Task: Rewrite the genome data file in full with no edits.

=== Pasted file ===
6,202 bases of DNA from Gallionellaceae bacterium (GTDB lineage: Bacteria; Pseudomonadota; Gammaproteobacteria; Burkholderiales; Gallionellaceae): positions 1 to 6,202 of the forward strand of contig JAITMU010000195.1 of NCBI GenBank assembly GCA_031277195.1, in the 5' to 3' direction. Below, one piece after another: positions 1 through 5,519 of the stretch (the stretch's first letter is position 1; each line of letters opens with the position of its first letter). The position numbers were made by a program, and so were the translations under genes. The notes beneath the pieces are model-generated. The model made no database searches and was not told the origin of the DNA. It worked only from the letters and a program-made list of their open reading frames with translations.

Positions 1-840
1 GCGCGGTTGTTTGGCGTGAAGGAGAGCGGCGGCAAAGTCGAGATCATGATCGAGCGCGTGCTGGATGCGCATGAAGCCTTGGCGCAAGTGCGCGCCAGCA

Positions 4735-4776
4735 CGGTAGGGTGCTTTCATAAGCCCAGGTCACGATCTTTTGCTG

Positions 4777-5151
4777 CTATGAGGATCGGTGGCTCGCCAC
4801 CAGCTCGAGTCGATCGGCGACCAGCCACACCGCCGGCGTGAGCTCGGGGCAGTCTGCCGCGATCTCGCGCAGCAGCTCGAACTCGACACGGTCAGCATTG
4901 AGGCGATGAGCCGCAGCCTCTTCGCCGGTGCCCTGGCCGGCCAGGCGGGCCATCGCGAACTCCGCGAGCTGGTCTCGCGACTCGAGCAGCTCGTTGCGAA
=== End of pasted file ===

6,202 bases of DNA from Gallionellaceae bacterium (GTDB lineage: Bacteria; Pseudomonadota; Gammaproteobacteria; Burkholderiales; Gallionellaceae): positions 1 to 6,202 of the forward strand of contig JAITMU010000195.1 of NCBI GenBank assembly GCA_031277195.1, in the 5' to 3' direction. Below, one piece after another: positions 1 through 5,519 of the stretch (the stretch's first letter is position 1; each line of letters opens with the position of its first letter). The position numbers were made by a program, and so were the translations under genes. The notes beneath the pieces are model-generated. The model made no database searches and was not told the origin of the DNA. It worked only from the letters and a program-made list of their open reading frames with translations.

Positions 1-840
1 GCGCGGTTGTTTGGCGTGAAGGAGAGCGGCGGCAAAGTCGAGATCATGATCGAGCGCGTGCTGGATGCGCATGAAGCCTTGGCGCAAGTGCGCGCCAGCA

Positions 4735-4776
4735 CGGTAGGGTGCTTTCATAAGCCCAGGTCACGATCTTTTGCTG

Positions 4777-5151
4777 CTATGAGGATCGGTGGCTCGCCAC
4801 CAGCTCGAGTCGATCGGCGACCAGCCACACCGCCGGCGTGAGCTCGGGGCAGTCTGCCGCGATCTCGCGCAGCAGCTCGAACTCGACACGGTCAGCATTG
4901 AGGCGATGAGCCGCAGCCTCTTCGCCGGTGCCCTGGCCGGCCAGGCGGGCCATCGCGAACTCCGCGAGCTGGTCTCGCGACTCGAGCAGCTCGTTGCGAA